How does all of this improve? Setting candidate expectations right at the beginning can help. Telling folks that they will only hear back if they fit a certain amount of the requirements is a start. A timely, personalized response via email is even better.  The area that companies can really improve their personalized approach is after the candidate has human contact. If a candidate takes the time to talk live with a company’s recruiter or hiring manager it is basic common courtesy to inform the candidate that they are not moving forward and why. This is a huge area of concern and we as recruiting professionals need to do better. 

A Day in the Life: Q+A with Shane McCleery


In the latest installment of our Columbus Creatives: A Day in the Life series, we talk with Shane McCleery, a Senior UX Consultant at Cardinal Solutions. When he's not in front of a computer, Shane enjoys playing video games and spending time with his girlfriend, and his dog, Typo! 

Hey there, Shane here. I’m a multidisciplinary designer in Columbus, Ohio. Fancy word meaning if it has needed to be designed I’ve done it.

I’m a Senior UX Consultant at Cardinal Solutions. I’m a loving dog Dad, retired line cook, and caring future husband, Husker in the land of Buckeyes (GO BIG RED), awesome uncle, favorite son, avid gamer (both tabletop and console). I think it helps in the problem-solving situations UX is constantly being put up against. I’m currently living in Minerva Park, but have jumped around town, everywhere from New Albany, to South Clintonville, to Old East.


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A typical morning for me is fighting the urge to go back to sleep because I have the comfiest heating source of a dog that needs to be cuddled at all time, Typo the bullypit. After I grab a cuppa coffee and take out the little brindle boy, it's checking the calendar, browsing dribbble, designer news and other inspirational sites to get me psyched for the day while listening to whatever new All Girl Korean Math Rock exists, cranked to 11. If I have time, I’ll be making some ‘Toads in a Basket’ for me and the pre-wife, but that’s usually reserved for the weekend.


After a filling lunch from Chipotle or anything that North Market has to offer, it’s time for some self-reflection. I always like to take 20 or so minutes out of the day, away from screens and do some personal thinking about how the day/week/month/year is going and if I believe I am happy with what I am doing, and if not, what I can do to change that. I should probably pay more attention to these thoughts, but it’s more of a free thought writing exercise, but without the pen and paper, and more of mental gymnastics.After attending to matters at hand and trying to meet deadlines and a couple meetings later, it’s time that I lay the hammer down on some colleagues with a game or two of Mario Kart. In the immortal words of Mario’s best rival “IMA WARIO, IMA GONNA WIN”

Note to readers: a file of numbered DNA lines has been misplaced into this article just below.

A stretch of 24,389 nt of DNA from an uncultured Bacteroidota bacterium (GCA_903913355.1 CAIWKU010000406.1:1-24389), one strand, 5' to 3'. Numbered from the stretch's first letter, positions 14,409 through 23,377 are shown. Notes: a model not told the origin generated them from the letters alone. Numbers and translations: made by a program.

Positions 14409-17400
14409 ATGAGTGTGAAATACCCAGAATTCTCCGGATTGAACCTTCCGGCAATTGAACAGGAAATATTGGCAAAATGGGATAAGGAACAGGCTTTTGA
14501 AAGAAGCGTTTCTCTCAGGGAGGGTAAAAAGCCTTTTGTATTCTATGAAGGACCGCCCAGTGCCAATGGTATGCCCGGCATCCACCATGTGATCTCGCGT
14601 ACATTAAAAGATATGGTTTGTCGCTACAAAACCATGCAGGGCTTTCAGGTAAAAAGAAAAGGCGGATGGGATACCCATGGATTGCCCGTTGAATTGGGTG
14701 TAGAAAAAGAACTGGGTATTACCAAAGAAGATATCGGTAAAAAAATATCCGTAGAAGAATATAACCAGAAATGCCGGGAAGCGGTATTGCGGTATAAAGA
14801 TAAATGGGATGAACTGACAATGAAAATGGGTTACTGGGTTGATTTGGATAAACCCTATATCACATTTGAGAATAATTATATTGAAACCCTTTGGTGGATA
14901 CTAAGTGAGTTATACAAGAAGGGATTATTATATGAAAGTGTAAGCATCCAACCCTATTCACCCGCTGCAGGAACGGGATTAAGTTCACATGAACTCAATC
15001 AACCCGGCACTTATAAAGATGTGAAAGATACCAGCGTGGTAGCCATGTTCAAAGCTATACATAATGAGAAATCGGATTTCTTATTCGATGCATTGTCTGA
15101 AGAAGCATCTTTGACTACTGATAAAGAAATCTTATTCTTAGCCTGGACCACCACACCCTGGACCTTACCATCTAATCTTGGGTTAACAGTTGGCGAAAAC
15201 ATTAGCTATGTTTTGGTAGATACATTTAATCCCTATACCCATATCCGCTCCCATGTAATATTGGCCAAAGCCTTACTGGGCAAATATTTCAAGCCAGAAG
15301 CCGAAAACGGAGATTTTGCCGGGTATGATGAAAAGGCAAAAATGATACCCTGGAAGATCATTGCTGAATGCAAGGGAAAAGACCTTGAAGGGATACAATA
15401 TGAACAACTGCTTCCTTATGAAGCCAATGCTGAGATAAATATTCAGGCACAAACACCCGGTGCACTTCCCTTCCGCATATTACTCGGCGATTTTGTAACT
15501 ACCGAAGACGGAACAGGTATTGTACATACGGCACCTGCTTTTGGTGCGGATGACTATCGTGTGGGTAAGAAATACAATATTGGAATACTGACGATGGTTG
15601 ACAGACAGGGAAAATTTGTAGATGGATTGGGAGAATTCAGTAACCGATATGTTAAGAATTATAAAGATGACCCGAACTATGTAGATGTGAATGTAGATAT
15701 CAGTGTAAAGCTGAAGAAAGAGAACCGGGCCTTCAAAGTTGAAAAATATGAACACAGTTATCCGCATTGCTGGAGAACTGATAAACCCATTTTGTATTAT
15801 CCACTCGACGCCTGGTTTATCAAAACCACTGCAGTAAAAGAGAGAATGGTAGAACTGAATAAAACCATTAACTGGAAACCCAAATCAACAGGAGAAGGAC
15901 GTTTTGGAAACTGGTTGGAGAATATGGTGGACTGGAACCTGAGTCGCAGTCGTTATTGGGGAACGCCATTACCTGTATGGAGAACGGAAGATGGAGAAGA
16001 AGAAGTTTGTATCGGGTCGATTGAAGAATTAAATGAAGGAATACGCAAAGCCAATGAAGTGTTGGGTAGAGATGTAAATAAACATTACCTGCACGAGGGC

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Driving home, listening to 99% Invisible or Your Mom’s House podcasts, all I can think about it how happy Typo, my dog, will be to see me. Nothing beats the feeling of a companion who is always happy to see you no matter what.

I’ll feed Typo and then he usually brings me his after-dinner toy, affectionately referred to as “The Pickle” which I stuff with peanut butter and treats while we wind down and I put on the comfies (shorts and a hoodie.) After catching up with the love of my life, Bekah, and binging whatever shows we need to catch up on-- Last Man on Earth, Parks and Rec (for the 7000th time), Game of Thrones, Westworld just to name a few.

You’ll always be able to catch me on Xbox Live wrecking scrubs on Overwatch, killing massive beasts on Monster Hunter World, or flying off the ceiling in a ballistic missile on wheels trying to pull off impossible trick shots and being salty while spamming What a save! On Rocket League.

When it’s time for bed, we put on the best show ever made, Star Trek Next Gen and drift off to sleep to the voice of the most perfect human in the world Cpt. Jean-Luc Picard. As I think about the next days to come, I keep Picard as a mantle of positivity and as my moral compass, and when I need to get something done, I’ll always finish a thought that needs action with a quick fix of my shirt, a point of a finger and an exclamation of “Engage!”

Viva Nica! The Power of Peer Groups and Getting Away

By Kristen Harris

My entrepreneur peer group took a trip to Nicaragua last week.

This one sentence and trip touch on three things I believe to be important in my life: time away (a trip), new experiences (to Nicaragua) and finding a tribe (my peer group).

Time Away

Today information is always available in the cloud and on our devices. We have the ability to work 24/7/365, but should we? I say no, and there’s evidence to back me up.